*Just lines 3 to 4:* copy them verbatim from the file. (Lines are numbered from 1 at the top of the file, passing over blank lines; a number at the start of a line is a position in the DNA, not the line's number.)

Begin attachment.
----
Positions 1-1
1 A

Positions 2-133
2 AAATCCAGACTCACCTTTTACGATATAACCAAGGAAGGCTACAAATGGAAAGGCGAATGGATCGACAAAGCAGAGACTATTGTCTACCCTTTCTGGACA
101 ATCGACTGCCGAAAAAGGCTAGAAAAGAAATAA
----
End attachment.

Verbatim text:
Positions 2-133
2 AAATCCAGACTCACCTTTTACGATATAACCAAGGAAGGCTACAAATGGAAAGGCGAATGGATCGACAAAGCAGAGACTATTGTCTACCCTTTCTGGACA